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Dennis E. Dever, Kellen T. Krajewski, Camille C. Johnson, Katelyn F. Allison, Nizam U. Ahamed, Mita Lovalekar, Qi Mi, Shawn D. Flanagan, William J. Anderst, and Chris Connaboy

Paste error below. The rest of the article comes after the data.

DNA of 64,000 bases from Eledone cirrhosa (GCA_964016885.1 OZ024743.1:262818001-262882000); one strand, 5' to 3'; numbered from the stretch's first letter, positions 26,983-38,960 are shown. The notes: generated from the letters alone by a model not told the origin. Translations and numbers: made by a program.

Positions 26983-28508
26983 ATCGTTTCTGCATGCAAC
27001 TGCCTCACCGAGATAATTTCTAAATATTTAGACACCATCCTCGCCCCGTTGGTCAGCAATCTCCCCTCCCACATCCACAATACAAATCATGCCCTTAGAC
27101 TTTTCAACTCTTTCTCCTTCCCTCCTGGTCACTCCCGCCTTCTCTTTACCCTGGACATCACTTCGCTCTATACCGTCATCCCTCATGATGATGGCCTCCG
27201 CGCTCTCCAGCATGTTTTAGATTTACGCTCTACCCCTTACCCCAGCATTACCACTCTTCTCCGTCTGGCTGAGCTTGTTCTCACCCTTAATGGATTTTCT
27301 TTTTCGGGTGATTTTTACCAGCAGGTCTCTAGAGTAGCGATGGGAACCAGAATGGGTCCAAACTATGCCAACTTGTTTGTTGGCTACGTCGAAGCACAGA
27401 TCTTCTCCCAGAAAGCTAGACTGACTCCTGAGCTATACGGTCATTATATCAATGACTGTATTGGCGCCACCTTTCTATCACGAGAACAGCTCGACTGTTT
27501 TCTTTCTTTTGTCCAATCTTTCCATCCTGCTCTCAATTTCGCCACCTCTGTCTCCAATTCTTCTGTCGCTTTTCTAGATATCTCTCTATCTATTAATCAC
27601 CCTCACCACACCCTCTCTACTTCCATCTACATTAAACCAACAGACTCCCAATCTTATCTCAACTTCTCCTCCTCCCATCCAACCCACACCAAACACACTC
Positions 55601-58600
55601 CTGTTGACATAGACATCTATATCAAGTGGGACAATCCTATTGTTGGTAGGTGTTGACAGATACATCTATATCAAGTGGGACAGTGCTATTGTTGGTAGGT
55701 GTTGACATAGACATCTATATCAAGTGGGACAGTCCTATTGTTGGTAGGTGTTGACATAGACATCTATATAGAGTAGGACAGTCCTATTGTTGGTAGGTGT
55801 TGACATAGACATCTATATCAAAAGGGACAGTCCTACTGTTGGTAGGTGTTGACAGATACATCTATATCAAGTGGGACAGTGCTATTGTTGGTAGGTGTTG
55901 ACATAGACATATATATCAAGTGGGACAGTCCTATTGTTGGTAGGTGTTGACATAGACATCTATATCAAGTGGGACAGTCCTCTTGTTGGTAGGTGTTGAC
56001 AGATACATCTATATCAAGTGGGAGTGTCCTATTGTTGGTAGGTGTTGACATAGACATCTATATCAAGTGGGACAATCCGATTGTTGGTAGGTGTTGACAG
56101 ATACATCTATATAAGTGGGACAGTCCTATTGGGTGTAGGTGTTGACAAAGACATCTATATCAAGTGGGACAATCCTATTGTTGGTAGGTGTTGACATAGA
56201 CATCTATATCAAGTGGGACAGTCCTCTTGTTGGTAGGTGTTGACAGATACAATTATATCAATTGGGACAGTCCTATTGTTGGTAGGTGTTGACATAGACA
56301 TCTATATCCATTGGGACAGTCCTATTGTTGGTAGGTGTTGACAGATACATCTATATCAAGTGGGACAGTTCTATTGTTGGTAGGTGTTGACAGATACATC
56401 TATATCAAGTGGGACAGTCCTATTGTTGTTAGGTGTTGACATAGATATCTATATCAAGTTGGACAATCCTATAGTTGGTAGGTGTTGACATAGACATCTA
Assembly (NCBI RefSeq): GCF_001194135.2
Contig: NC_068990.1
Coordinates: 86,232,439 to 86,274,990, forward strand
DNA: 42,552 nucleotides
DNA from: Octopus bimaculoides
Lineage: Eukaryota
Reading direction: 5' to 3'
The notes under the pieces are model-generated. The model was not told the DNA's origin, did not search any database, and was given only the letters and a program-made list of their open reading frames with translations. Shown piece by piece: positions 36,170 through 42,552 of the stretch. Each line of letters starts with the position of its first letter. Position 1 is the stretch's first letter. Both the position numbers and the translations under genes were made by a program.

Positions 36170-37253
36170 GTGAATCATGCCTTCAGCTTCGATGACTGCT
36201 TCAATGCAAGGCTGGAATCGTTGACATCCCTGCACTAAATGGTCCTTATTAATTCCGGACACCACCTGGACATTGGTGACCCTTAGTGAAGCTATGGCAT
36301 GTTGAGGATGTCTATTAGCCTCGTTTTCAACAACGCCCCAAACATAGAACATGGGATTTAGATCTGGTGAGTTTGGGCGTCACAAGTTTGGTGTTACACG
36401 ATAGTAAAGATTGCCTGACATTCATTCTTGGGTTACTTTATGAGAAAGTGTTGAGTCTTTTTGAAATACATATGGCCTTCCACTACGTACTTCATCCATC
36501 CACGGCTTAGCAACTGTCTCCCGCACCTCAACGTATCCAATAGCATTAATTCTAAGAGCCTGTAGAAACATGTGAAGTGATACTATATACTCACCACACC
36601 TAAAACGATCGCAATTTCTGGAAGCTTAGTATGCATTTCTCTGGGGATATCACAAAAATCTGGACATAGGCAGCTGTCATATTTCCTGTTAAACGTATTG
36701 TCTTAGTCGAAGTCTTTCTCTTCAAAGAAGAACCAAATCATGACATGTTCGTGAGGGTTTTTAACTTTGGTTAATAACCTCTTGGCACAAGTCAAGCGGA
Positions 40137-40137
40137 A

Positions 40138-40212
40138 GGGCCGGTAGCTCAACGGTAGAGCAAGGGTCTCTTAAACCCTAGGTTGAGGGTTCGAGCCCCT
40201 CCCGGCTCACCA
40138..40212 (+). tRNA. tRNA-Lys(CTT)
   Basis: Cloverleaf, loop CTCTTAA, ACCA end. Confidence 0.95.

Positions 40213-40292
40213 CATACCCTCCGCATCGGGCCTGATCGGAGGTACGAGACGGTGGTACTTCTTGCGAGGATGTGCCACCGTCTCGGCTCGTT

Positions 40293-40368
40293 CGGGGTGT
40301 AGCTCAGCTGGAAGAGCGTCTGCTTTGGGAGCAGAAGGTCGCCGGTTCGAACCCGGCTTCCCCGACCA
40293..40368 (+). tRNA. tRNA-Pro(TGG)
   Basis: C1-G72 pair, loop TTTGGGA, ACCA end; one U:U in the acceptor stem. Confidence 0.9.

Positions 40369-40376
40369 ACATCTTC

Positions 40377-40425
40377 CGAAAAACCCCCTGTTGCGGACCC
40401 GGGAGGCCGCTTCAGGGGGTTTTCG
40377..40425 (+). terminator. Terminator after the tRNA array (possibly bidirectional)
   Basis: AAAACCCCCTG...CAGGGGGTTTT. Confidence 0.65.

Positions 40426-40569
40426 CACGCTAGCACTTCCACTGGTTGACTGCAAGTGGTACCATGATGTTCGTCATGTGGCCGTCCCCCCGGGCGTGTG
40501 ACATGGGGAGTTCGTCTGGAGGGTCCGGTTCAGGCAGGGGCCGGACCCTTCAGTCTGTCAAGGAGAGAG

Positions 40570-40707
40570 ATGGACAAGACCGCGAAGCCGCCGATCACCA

The objective was to examine the interactive effects of load magnitude and locomotion pattern on lower-extremity joint angles and intralimb coordination in recruit-aged women. Twelve women walked, ran, and forced marched at body weight and with loads of +25%, and +45% of body weight on an instrumented treadmill with infrared cameras. Joint angles were assessed in the sagittal plane. Intralimb coordination of the thigh–shank and shank–foot couple was assessed with continuous relative phase. Mean absolute relative phase (entire stride) and deviation phase (stance phase) were calculated from continuous relative phase. At heel strike, forced marching exhibited greater (P < .001) hip flexion, knee extension, and ankle plantar flexion compared with running. At mid-stance, knee flexion (P = .007) and ankle dorsiflexion (P = .04) increased with increased load magnitude for all locomotion patterns. Forced marching (P = .009) demonstrated a “stiff-legged” locomotion pattern compared with running, evidenced by the more in-phase mean absolute relative phase values. Running (P = .03) and walking (P = .003) had greater deviation phase than forced marching. Deviation phase increased for running (P = .03) and walking (P < .001) with increased load magnitude but not for forced marching. With loads of >25% of body weight, forced marching may increase risk of injury due to inhibited energy attenuation up the kinetic chain and lack of variability to disperse force across different supportive structures.